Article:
Impact Hub — Where Change Goes to Work
This week marked my first full day of work at a co-working space in nearly 5 years. Back then, I was working on my first business, weBike, in a co-working space called the Affinity Lab. weBike and the Affinity Lab were both firsts. weBike was the first stationless bike sharing system in North America, and Affinity Lab was the very first co-working space in the country. Although neither are around any more, since that time, the entrepreneurship and co-working scenes have exploded in DC, mirroring a trend happening in many cities around the world.
The wonderful thing about the growth of this community is the unique characteristics that develop when the marketplace grows to a point where segmentation starts to occur. As I explained in my post last week, I’m beginning a journey back into the DC entrepreneurship community by visiting a new co-working space each week. In blogging about my experience, I hope to shine a light on the unique qualities and traits of each space I visit. Many weeks, I hope to write a bonus blog post to share additional reflections inspired by the conversations I have as I meet the members of this energetic community. So let’s kick it off!
The first visit on this my journey took me to the place where change goes to work. Impact Hub DC. It’s a coworking space and community centered around entrepreneurs, nonprofits, activists, and creatives in the social impact sphere.
When I walked into the Hub, I was welcomed into a large open space with a clean yet inviting modern feel. The vibe was familiar. A room full of twenty to thirty-something year olds diligently typing away on their microsoft surfaces and mac books. I fit right in as I whipped out my own surface and started working through my email inbox.
I chose one of the large cushy chairs in a more loungy part of the space to start. There were also plenty of desk clusters and high top tables, as I would later utilize after the discomfort of working in a lounge chair finally set in (why do I never learn?) After settling in for a little while, I ventured over to the kitchenette which had an offering of free coffee and tea all day. Coincidentally, free cupcakes were also brought in that day. Was it a coincidence there were cupcakes the very day a bright and promising new member came to visit the space?? Most definitely.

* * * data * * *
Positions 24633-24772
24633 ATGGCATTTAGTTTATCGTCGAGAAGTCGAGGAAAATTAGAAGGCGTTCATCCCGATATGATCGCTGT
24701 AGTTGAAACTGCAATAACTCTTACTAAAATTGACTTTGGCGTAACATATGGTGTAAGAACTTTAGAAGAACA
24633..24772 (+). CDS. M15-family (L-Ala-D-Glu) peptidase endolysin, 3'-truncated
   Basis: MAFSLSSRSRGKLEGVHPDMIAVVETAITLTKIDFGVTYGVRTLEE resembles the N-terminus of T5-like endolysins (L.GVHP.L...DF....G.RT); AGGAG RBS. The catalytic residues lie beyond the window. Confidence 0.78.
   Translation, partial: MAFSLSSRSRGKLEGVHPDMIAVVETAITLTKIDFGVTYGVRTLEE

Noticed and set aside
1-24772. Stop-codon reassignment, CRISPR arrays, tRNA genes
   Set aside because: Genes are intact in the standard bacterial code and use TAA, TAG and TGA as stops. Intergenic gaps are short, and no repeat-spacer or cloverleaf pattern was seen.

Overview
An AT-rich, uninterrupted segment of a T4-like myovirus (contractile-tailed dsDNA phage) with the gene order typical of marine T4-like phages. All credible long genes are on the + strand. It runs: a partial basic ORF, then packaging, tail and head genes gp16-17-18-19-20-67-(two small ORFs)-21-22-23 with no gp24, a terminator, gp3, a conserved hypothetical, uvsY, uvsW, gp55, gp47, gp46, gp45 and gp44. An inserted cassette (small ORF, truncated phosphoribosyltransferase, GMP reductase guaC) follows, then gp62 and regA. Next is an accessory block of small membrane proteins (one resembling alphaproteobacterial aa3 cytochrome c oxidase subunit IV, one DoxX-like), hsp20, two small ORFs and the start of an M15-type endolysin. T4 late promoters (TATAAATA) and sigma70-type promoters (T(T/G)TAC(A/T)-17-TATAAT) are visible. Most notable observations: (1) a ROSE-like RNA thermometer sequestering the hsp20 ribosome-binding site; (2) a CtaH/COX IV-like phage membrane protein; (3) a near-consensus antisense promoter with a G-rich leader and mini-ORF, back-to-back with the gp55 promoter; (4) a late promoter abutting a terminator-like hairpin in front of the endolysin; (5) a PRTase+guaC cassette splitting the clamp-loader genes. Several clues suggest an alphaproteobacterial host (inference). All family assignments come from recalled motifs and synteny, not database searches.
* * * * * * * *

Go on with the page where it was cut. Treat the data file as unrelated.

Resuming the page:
Across from the open main work space there were several phone booths and conference rooms. I thought it was a nice touch that each was named for a few of the 85+ cities around the world who host other Impact Hub locations; a reminder that this was part of a global community of change makers. There were also private offices around the perimeter for those member companies who needed dedicated space of their own. I thought it was strange that most of these offices looked empty, but I later learned that many of these members often choose to work in the shared open space.
One of the things I liked best about Impact Hub was how easy it was to visit. They offer an entire week for a free trial, and it took no more than a quick sign up on the website. It reflected the relaxed and casual atmosphere I felt in the space, as did the soft music that flowed through the space; classical renditions of Top 40 hits.
The atmosphere made it easy to sink into my personal space. With exception to conversations I had with a friend who’s a member, my experience was largely solitary. As welcoming as the staff was, nobody came up to introduce themselves or say hello. In fact, the socialization level in general was pretty low on the rainy Thursday I was there.
It would be easy to blame the energy level on the weather, and it would be inaccurate to project my experience on the character of the community. It would be more apt to reflect on how my actions or inactions may have made me seem as unwelcoming to conversation as others appeared to me, and what I could have done to create a different experience.
We all seek connection, but too often we sabotage that desire by the limiting beliefs we hold and falsehoods we project upon others. They’re too busy to chat. They won’t want to talk to me. They’ll view me as an outsider. One of my limiting beliefs was also the belief that I didn’t belong in a space that specifically caters to social enterprises. Breaking through these social barriers is tough. But doing the tough thing and dismantling our projections and limiting beliefs not only serves ourselves, it also creates the space to welcome in others who likely share the same hesitations.
In the end, my time at Impact Hub left me with a number of takeaways. First is a personal “hell yes!” that a place so supportive of social enterprise exists right in the heart of DC. My time there was nothing but a positive and welcoming start to the journey ahead. But more importantly, I left with some cool reflections. The limiting beliefs I have in myself likely exist in those around me, and I have the ability to choose a difference experience. Sometimes that different experience is simply starting the conversation, but sometimes it’s choosing a different environment. Impact Hub is an incredible community if you’re a social enterprise, but it isn’t for everyone. I most likely am part of the not for everyone crowd, and I’m glad I got the opportunity to lean into that experience.